1. Beautiful, Clare. The key is to “really listen” and then take that information and USE it for our next steps. I think it also demands that we SLOW down – maintain our sense of urgency – but make the time to “really listen”!!! I can’t imagine NOT learning and growing! ❤ Thanks!

  4. There is something magical about the North star. This is what is believed in my country.

    Dhruva – Wikipedia

    Dhruva (ध्रुव “constant, immovable, fixed”) is a devotee of Vishnu mentioned in the Vishnu Purana and the Bhagavata Purana. The Sanskrit term dhruva nakshatra “immovable star” is used of the polar star in the Mahabharata, personified as son of Uttanapada and grandson of Manu, even though Polaris at the likely period of the recension of the text of the Mahabharata was still several degrees away from the …

  5. One of the joys of living in a rural area is the fact that on clear nights the stars and constellations are visible. Whenever we come home at night I always look up and try to find the Big Dipper and any planets that are visible on that night.

  6. Your slices always leave me thinking, and I love that I can hear your voice so clearly. I think I was really writing about what grounds me in my post this week too. I love your “North Stars” and will now have to read the books you recommend.

    1. Erika,
      Voice has always been one of my strongest traits. (Even without my name! LOL) I can’t wait to see your post and to see what grounds you!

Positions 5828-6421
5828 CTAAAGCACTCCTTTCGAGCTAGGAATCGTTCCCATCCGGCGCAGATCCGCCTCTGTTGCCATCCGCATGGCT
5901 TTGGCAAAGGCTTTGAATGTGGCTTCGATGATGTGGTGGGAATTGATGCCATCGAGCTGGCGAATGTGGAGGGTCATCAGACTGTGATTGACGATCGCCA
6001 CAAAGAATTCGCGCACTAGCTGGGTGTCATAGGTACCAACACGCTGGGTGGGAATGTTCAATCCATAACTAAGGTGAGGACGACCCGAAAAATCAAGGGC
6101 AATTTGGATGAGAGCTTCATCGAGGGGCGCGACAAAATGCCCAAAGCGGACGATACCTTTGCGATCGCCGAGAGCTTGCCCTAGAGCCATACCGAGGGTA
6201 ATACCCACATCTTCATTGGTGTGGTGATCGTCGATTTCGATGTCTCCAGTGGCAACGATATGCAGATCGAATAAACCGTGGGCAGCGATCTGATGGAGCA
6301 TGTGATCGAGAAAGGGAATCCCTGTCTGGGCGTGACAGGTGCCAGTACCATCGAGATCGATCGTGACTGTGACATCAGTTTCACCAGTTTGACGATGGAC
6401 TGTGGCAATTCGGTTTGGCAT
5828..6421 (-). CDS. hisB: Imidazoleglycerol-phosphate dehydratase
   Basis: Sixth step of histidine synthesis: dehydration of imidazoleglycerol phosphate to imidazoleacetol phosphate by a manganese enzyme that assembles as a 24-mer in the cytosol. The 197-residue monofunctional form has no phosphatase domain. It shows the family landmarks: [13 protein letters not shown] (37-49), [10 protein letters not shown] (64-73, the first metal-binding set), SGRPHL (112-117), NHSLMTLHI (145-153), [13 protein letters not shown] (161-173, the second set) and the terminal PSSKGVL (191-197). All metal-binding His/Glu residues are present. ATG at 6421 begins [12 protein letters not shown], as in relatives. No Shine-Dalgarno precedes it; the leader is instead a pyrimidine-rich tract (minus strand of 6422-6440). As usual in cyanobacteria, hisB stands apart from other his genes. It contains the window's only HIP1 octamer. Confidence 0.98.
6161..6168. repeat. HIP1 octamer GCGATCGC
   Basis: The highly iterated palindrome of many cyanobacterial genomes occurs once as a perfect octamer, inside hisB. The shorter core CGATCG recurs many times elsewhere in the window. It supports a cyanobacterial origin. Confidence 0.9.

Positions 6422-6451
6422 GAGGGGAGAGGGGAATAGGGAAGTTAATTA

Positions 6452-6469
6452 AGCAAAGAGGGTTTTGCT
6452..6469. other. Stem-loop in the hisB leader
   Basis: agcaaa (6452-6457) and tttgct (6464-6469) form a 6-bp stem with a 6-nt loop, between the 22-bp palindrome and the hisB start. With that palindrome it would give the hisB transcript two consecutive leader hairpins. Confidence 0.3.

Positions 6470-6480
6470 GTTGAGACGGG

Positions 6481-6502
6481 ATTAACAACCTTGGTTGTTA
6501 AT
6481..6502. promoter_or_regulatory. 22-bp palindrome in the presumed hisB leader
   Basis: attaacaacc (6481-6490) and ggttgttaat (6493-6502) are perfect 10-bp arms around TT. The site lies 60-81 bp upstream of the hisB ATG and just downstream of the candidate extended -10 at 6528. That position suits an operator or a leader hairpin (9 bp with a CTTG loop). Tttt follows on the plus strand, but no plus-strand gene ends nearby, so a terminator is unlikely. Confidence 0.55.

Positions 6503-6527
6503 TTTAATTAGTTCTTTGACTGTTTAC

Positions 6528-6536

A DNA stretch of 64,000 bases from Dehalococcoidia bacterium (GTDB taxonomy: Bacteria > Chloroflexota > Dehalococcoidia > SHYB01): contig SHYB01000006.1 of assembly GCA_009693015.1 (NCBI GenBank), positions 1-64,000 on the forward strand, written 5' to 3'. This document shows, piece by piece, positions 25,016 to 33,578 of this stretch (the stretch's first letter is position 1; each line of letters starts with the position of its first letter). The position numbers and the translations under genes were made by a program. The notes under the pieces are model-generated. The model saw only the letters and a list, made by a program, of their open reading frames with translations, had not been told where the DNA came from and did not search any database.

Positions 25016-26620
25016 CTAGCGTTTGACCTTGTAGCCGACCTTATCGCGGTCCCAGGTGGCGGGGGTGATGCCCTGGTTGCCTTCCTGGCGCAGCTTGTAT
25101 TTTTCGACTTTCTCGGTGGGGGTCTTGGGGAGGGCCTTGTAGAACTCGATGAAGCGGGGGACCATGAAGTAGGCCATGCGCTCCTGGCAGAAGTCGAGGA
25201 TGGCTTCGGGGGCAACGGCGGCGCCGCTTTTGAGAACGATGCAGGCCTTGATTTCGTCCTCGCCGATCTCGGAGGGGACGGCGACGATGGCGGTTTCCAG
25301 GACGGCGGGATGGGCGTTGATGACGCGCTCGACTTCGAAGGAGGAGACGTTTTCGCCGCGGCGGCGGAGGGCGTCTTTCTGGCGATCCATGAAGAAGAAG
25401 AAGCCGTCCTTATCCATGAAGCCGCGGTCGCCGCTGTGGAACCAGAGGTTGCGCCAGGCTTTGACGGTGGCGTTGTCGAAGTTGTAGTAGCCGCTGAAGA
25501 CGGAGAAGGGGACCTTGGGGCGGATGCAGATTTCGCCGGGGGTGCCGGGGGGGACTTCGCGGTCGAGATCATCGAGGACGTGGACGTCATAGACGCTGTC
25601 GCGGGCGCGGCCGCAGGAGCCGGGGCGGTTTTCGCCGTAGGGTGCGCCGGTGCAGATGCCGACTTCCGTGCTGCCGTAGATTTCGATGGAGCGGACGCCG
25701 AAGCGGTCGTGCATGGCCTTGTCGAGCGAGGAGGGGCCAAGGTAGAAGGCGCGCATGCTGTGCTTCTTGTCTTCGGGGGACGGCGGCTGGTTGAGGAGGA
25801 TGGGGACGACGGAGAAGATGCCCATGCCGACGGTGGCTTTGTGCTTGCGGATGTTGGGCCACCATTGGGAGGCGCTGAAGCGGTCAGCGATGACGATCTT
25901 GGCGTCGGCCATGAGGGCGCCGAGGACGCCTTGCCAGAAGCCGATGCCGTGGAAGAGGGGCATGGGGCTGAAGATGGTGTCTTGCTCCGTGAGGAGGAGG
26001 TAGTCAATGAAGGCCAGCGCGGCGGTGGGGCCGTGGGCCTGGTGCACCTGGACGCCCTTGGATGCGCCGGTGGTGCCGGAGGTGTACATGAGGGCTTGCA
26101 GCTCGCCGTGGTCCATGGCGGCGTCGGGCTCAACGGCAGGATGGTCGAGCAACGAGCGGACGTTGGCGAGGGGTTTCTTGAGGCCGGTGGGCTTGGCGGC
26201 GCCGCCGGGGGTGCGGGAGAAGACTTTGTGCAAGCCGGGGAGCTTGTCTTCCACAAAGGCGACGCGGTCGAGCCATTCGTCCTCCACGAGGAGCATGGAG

They are fabulous books!!!

  7. Fran, YOU are a North Star for me! Thank you for always guiding me in the best of directions, sending me a kind word when I most need it, and for adding to my TBR pile. 😀

    1. You are welcome, Kathy! #BetterTogether
      You will LOVE Regie’s Literacy Essentials! It has your name on it for sure! ❤

  8. I loved reading about your North Star, and your memories of astronomy and assignments. My own North Star has been to live a life of purpose, summed up in one of Mary Oliver’s poems (here’s my favorite part):
    When it’s over, I want to say all my life
    I was a bride married to amazement.
    I was the bridegroom, taking the world into my arms.

    When it’s over, I don’t want to wonder
    if I have made of my life something particular, and real.

    I don’t want to find myself sighing and frightened,
    or full of argument.

    I don’t want to end up simply having visited this world

    1. That is so you, Tara. You, Margaret, and Catherine F. Always have such perfect poems. I need a bit more poem study in my life!

  9. I, too, need to be engaged. I’m constantly reading, investigating, discussing, consuming information, and creating responses to what I’ve read. Being engaged keeps me alive!

    1. Love this, Stacey. I’ve been naming the behaviors involved in “being engaged” so that folks are well aware that it’s more than just “looking busy”. Precision of words, yes! But that also fuels the “what keeps us alive” as well as matching our belief system!